They do, but just look at all the new folks they can ask to do so. Lynn, who couldn’t find a satisfactory multiyear deal and instead became sold on the Twins’ rising profile, has won 11 or more games and posted an ERA below 4.00 in each of his five full seasons. “I wanted to go somewhere where they had a chance to win, no matter what. … This seemed like a perfect fit,” Lynn said on the day he signed a contract that guarantees him only $12 million. “We’ll see how it goes. Maybe I can be here for longer” than one summer.

Pitching gets an upgrade

Duke, Rodney and Addison Reed are the necessary upgrades to that cast-of-thousands bullpen, their presence expected to bring stability, maturity and perhaps a few more shutdown innings. Minnesota had only 105 relief outings of an inning or more that didn’t come with a baserunner last year; only four AL teams had fewer.

“When we looked where we were as a team, it was no secret that the first priority was to address our pitching, and the best opportunities for us early on were in the bullpen,” Falvey said. “Rodney and Duke were the right fits for us. And then we found an opportunity to add Addison.”

Reed got a two-year deal, a reflection of how eager to add a pitcher with a solid track record as both a setup man and closer — his ERA is 2.66 over the past three seasons — the Twins were. “I’m looking forward to the challenge of identifying the most opportune moments to call upon him,” Molitor said. “He’ll be a crucial bridge between the starter and the closer.”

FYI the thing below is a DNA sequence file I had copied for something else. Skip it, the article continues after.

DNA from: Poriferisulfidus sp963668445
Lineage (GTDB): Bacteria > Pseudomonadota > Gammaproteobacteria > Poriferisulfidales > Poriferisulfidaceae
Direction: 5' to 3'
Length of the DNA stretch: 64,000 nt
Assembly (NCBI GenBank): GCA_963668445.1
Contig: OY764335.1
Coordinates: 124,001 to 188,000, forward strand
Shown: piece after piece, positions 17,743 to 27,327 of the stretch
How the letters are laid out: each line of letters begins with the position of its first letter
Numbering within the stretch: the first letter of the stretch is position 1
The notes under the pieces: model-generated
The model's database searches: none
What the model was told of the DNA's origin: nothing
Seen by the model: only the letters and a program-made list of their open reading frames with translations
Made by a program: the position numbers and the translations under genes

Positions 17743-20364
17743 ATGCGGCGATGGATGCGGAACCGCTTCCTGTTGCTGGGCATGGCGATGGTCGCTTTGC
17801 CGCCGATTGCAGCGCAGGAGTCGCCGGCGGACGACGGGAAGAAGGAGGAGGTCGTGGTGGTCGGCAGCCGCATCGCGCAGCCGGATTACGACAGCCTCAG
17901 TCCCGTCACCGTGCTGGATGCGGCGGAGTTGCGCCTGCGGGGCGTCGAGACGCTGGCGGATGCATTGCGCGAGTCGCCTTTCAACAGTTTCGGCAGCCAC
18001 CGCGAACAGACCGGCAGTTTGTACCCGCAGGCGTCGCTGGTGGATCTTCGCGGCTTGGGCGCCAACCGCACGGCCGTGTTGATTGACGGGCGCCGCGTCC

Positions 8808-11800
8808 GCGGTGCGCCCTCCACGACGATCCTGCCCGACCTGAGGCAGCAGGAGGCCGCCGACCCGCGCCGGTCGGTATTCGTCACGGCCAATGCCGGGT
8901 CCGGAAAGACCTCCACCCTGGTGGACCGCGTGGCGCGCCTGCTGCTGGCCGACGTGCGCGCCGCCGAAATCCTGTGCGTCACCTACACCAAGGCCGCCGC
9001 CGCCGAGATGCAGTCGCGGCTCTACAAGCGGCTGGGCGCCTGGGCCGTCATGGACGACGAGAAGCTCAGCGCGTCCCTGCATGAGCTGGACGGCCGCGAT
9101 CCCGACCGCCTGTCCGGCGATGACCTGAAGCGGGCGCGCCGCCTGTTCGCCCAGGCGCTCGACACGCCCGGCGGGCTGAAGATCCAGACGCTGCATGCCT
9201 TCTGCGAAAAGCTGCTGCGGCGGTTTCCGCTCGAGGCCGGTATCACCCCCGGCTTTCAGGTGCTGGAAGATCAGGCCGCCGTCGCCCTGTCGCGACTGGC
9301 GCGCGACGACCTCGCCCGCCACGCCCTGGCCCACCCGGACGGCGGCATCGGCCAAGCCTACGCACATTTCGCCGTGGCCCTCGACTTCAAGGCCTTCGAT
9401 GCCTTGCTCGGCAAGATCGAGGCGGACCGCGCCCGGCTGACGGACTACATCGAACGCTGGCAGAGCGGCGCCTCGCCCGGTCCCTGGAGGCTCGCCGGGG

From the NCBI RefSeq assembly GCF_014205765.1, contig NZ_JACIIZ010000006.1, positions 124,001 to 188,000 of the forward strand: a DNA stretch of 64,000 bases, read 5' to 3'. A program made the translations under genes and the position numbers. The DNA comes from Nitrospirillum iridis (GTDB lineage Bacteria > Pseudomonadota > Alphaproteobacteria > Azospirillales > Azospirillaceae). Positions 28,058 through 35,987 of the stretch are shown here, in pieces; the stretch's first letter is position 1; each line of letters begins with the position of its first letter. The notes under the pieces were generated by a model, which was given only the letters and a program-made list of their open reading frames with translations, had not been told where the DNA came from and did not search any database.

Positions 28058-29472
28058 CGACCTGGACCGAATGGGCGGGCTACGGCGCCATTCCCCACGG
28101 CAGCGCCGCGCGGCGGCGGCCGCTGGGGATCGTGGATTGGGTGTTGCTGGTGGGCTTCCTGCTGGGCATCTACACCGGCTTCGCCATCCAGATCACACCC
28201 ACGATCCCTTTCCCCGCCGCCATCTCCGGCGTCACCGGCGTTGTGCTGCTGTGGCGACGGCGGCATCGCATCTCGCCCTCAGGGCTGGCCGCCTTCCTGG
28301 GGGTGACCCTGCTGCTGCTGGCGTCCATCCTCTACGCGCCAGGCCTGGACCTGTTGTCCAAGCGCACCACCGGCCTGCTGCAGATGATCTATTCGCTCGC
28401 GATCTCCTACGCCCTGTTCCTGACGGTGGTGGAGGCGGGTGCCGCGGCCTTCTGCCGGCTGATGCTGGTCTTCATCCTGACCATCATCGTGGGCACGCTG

The Twins also raided Tampa Bay for helpful parts, first by trading a low-level prospect for Jake Odorizzi, a 27-year-old midrotation righthanded starter whose statistics dipped enough for the Rays to shop him. Home runs and walks have been a growing problem for the four-year veteran, but he adds depth and experience to a rotation that lacked both last year.

Michael Pineda was also signed, but had Tommy John surgery last July and, at best, will miss most of the season.

Slugger Morrison joins slugger Sano

Then the Twins convinced Morrison to accept a $6.5 million guarantee, dirt cheap for a player who would have led the Twins in homers last year, to become their regular designated hitter, plugging one of the few soft spots in a Minnesota offense that scored more than 800 runs for the first time in the Target Field era.

That offense took a hit when Jorge Polanco was suspended for half a season after failing a steroid test. But the Twins should benefit from Sano’s restored health, after a leg injury helped limit the cleanup hitter to 114 games. “Miguel’s injury kind of got put to the wayside. Think how much it impacted what we could do in the playoffs,” pointed out righthanded starter Kyle Gibson, who flourished in the 2017 season’s final two months. “We’re really adding Miguel, too, in addition to all the new talent. It’s an exciting thing to think about.“

Especially if all the short-timers can avoid thinking about the clock ticking on their time in Minnesota. Falvey said the lesson of a winter’s worth of short-term contracts isn’t that the Twins intend to acquire and discard players like baseball cards — even though Jaime Garcia, a Twin for one week last July, might disagree. The real point, he said, is that the front office will remain open-minded about whatever opportunity presents itself, and resourceful enough to change the plan.

“Nimble is how we’d put it. I hope that always describes the way we act — nimble, flexible,” Falvey said. “As we go into every offseason, we have a very clear plan, but we can’t be rigid about it. We have to be ready to adapt to whatever makes sense for us.”

This year, it was short contract, late signings — and perhaps the best Twins team in a decade.

“I’m not going to say ‘on paper,’ because those are the worst two words you can say. You have to play the games,” said Dozier, captain of the short-timers. “But the vibes in here, the confidence and the mind-set — I can say this might be the best team I’ve played on. I can’t wait to see.”